Recent market strife driven by turmoil in the Middle East may be just the beginning of payback time for U.S. stocks after a prolonged period of smooth sailing to fresh records.

Vulnerability to a pullback has spread as traders staked out increasingly bullish positions, with estimated equity exposure in strategies like volatility control and momentum funds now at the highest levels since mid-2018, according to Wells Fargo equity derivatives strategist Pravit Chintawongvanich.

“A flare-up in volatility could lead to substantial de-risking from these strategies, as was seen in February and October 2018,” he warns, while acknowledging that the recent history of geopolitical flare-ups suggests most are unlikely to serve as catalysts for material risk-off episodes.

His warning comes amid increasingly bellicose threats from President Donald Trump and Iran’s leaders following the killing of General Qassem Soleiman. Oil surged above $70 a barrel Monday and equities around the world extended losses. Havens climbed, with gold rising to the highest in more than six years.

Chintawongvanich recommends hedging against the possibility of a 5% to 10% pullback in the SPDR S&P 500 ETF Trust, the exchange-traded fund that tracks the benchmark U.S. stock index, by buying a March $310 put while selling the $290 strike in order to cheapen the position. This trade also captures the Super Tuesday primary results in the U.S., which have long carried event premium.

A return to volatility would mark a massive turnaround for equities. In the final two months of 2019, the S&P 500 posted 20 all-time highs while 20-day realized volatility sank more than one standard deviation below its one-year average.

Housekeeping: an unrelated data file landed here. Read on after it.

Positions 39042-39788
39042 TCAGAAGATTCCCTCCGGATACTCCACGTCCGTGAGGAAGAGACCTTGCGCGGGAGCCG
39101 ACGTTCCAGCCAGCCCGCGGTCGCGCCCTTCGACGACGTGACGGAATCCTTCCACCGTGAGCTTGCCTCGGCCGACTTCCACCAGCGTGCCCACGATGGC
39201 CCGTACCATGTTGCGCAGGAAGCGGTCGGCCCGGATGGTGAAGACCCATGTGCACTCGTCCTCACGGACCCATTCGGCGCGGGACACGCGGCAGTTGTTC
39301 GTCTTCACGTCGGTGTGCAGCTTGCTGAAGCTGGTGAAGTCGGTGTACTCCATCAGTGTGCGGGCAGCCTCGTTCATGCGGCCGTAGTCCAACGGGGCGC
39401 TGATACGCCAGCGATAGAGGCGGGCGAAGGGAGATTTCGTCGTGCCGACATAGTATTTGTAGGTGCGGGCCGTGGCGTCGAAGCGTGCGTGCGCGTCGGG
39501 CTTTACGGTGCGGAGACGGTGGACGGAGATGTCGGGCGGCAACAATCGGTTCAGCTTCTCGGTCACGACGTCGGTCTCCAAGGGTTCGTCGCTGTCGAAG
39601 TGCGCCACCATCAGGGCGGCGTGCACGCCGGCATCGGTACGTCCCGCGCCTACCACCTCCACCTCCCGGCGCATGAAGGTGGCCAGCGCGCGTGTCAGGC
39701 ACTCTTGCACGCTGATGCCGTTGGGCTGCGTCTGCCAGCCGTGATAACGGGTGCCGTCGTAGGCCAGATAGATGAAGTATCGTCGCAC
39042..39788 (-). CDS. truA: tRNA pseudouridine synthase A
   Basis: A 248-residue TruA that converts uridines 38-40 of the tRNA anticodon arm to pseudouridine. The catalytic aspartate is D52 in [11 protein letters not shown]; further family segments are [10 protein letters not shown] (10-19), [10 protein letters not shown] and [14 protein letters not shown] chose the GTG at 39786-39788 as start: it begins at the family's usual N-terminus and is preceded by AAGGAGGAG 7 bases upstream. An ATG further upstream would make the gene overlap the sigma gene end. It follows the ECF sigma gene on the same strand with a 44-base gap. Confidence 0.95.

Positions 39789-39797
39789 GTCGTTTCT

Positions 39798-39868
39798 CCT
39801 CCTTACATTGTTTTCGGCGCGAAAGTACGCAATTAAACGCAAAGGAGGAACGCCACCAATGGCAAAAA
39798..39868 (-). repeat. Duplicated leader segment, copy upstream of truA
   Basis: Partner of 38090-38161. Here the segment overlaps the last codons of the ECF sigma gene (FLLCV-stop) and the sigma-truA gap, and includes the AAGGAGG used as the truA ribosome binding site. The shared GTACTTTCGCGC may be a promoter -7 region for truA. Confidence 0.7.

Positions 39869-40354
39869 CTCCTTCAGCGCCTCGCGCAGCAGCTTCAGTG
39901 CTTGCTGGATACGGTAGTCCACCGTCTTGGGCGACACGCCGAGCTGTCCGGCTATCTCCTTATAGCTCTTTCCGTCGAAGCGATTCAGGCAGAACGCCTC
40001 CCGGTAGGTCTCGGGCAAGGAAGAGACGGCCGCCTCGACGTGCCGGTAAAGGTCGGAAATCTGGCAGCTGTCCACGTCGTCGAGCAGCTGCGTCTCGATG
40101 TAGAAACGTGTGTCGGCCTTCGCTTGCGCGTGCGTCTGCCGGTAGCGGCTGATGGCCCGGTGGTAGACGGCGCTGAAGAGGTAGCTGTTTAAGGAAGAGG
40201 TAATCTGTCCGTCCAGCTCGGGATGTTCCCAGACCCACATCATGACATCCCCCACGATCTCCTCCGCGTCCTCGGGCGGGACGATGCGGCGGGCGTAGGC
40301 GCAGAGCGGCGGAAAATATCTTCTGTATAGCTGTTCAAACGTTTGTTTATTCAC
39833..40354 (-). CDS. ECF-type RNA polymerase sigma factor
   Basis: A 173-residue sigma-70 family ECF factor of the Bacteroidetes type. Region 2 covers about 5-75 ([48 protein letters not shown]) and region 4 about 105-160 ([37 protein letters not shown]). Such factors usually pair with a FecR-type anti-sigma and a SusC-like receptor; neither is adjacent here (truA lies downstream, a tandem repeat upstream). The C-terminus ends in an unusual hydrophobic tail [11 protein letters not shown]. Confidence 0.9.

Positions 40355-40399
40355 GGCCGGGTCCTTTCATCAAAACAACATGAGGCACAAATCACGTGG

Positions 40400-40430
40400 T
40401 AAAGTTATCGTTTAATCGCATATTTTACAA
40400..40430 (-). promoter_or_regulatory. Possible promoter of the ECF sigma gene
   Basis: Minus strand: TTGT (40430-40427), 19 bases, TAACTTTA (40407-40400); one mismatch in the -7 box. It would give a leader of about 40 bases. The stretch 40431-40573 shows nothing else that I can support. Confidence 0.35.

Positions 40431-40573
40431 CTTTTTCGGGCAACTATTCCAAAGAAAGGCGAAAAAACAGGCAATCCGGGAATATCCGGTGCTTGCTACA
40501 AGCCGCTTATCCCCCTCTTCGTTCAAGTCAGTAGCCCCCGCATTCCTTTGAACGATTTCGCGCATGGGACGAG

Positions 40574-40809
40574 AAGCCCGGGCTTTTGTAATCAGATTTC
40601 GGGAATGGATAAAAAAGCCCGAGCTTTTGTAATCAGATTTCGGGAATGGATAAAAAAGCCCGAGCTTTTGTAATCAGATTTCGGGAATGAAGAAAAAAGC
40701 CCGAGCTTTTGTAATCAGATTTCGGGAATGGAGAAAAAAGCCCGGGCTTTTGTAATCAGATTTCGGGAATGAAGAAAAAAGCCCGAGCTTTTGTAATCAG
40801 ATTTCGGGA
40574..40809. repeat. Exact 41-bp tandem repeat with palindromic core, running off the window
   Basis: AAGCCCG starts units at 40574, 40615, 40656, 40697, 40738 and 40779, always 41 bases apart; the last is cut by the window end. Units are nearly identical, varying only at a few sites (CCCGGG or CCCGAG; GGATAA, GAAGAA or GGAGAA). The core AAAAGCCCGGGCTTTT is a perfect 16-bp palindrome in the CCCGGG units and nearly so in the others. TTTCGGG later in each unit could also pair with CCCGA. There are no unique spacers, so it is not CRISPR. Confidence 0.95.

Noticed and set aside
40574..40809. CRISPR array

That said, riskier assets remained relatively well-behaved during their retreat Friday, with U.S. stocks closing well off their lows of the day. QVR Advisors Chief Investment Officer Benn Eifert attributed some of the intraday rebound to the rebalancing among dynamic hedgers that have taken the other side of institutional option-selling. This activity will tend to support a market that’s gapped lower so long as it remains close to its recent trend.

Other analysts see more potential risk for stocks. Lori Calvasina, head of U.S. equity strategy at RBC Capital Markets, has also cited elevated exposure as a worry. She points to data showing positioning in U.S. equity futures has surpassed the levels that marked prior peaks throughout 2018 and 2019 as well as 2007 ahead of the global financial crisis.

“While it’s tempting to say the market is breaking out of the rut it’s been trapped in for the past few years, when we dig down into the details we come away even more convinced that a positioning peak is in the process of being made,” she wrote.

For Gina Martin Adams, Bloomberg Intelligence chief equity strategist, the S&P 500’s torrid 12% advance over the past 60 sessions suggests the time is ripe for a cool-down in equities, regardless of whether a catalyst warrants one or not.

“The S&P 500 experienced such an extreme just twice in the past five years -- March 2019 and April 2016,” she notes, with both instances “affiliated with a short-term period of consolidation or minor stock correction.”

This article was provided by Bloomberg News.